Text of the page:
• Brain Tumor Clinical Trials

    Our research and clinical trials have made us a leader in improving survival rates for hard-to-treat pediatric brain tumors like medulloblastoma and atypical teratoid rhabdoid tumor (ATRT). We also were the first pediatric hospital to install a mobile “intraoperative MRI,” which allows surgeons to obtain images while the patient is still under anesthesia and to perform further procedures as needed.

    Search our current clinical trials below. To learn more, email us at clinicaltrials@danafarberbostonchildrens.org or read our clinical trial FAQs for answers to general questions.

    Featured Trials

    Dr. Susan Chi

    This is a two arm Phase I study within the Pacific Pediatric Neuro-Oncology Consortium (PNOC) that looks to determine the safety and recommended phase 2 dose of the modified measles virus (MV-NIS) in children and young adults with recurrent medulloblastoma or atypical teratoid rhabdoid tumor (ATRT). For locally recurrent patients, MV-NIS will be directly administered into the tumor bed following a standard of care surgical resection. For patients with disseminated recurrence, MV-NIS will be injected via lumbar puncture (LP). Patients will be closely monitored for 30 days after injection and then followed for evaluation of six months progressive free survival and overall response rate.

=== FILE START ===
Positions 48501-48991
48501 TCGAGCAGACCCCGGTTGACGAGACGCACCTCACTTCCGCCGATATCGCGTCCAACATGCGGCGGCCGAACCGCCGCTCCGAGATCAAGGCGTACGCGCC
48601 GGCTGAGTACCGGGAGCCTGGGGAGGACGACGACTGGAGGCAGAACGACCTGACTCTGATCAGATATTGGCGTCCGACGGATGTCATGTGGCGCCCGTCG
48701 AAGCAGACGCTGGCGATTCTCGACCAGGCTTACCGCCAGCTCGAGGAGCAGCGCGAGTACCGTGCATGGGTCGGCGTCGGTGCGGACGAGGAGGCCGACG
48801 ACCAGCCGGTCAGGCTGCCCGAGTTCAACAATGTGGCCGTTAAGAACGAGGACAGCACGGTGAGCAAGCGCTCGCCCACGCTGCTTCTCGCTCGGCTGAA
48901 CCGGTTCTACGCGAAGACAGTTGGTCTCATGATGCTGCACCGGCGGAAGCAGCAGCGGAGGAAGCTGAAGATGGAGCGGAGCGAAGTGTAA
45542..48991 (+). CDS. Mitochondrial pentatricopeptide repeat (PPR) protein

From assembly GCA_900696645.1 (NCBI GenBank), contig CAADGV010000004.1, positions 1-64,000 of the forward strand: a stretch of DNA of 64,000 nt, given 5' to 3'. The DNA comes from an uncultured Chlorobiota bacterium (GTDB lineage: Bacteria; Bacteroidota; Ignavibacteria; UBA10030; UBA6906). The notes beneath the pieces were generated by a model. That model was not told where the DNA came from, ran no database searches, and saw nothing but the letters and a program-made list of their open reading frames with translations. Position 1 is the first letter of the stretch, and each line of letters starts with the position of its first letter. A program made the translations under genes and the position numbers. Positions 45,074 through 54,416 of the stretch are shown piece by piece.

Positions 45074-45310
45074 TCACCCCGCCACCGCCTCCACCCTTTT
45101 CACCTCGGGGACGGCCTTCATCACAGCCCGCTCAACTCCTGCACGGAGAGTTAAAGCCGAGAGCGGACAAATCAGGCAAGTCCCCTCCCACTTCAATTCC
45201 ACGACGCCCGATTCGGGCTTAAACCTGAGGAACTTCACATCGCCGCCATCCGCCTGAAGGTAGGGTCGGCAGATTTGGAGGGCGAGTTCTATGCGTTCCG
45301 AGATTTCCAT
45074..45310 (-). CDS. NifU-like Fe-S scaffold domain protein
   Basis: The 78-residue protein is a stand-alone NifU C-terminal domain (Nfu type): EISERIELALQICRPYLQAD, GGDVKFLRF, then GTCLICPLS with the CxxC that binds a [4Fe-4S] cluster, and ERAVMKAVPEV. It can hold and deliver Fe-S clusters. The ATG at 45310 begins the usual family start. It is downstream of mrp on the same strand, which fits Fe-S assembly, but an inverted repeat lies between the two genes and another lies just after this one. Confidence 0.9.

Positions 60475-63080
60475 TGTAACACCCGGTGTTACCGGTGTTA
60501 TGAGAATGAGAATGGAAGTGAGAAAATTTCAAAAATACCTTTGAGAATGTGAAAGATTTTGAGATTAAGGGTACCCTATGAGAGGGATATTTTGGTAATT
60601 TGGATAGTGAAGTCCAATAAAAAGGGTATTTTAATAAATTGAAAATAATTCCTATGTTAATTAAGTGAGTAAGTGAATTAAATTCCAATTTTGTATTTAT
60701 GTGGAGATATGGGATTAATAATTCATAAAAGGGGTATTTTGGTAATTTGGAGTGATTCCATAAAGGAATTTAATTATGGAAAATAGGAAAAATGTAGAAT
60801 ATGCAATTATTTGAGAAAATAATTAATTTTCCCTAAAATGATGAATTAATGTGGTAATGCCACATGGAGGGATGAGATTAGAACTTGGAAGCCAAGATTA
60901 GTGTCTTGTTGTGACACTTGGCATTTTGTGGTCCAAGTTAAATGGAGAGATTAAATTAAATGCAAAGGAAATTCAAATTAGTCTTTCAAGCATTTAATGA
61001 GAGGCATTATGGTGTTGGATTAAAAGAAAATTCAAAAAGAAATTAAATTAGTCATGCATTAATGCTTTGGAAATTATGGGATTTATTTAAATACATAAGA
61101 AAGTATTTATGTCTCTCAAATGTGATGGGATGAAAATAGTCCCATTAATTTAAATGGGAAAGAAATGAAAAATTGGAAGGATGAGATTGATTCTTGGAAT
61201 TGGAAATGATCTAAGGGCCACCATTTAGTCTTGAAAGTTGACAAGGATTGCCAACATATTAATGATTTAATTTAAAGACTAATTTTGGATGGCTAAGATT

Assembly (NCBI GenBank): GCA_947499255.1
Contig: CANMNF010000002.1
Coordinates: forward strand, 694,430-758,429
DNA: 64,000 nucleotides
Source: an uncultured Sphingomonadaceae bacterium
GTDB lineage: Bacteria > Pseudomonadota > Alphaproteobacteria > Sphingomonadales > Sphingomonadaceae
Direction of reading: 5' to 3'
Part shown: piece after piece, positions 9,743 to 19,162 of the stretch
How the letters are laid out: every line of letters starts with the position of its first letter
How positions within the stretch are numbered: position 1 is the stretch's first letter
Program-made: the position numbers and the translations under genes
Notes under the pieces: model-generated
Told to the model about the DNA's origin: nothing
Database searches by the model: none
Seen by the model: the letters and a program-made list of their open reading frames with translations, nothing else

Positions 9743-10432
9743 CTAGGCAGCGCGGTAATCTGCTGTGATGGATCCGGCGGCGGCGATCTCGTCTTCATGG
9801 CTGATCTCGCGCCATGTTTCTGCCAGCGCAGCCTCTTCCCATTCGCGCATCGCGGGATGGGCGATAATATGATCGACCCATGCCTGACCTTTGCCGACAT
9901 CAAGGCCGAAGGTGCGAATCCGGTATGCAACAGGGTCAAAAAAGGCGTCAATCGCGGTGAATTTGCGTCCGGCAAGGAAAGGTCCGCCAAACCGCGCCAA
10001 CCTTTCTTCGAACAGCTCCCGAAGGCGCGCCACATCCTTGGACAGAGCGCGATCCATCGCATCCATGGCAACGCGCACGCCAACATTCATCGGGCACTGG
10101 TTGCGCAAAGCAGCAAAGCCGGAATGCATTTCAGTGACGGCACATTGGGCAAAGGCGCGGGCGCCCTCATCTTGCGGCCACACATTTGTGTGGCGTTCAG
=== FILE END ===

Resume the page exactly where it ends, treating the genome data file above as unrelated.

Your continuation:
PI: Susan N. Chi, MD

     

    Search Trials by Condition

    Search trials by condition by visiting the Dana-Farber Cancer Institute and Boston Children's Hospital websites, or see our clinical trials for relapsed cancer available through our Advancing Childhood Cancer Therapies (ACCT) Clinic.
  • Ranked #1 for Cancer Care

    US NewsRated the top pediatric cancer center by U.S. News & World Report
  • Clinical Trials for Relapsed Cancer

    acct programFor patients with relapsed, refractory, or recurrent cancer, early phase clinical trials may be a treatment option.
  • Clinical Trial FAQs

    Get answers to common questions about clinical trials: What are clinical trials? Is a clinical trial the right choice for my child?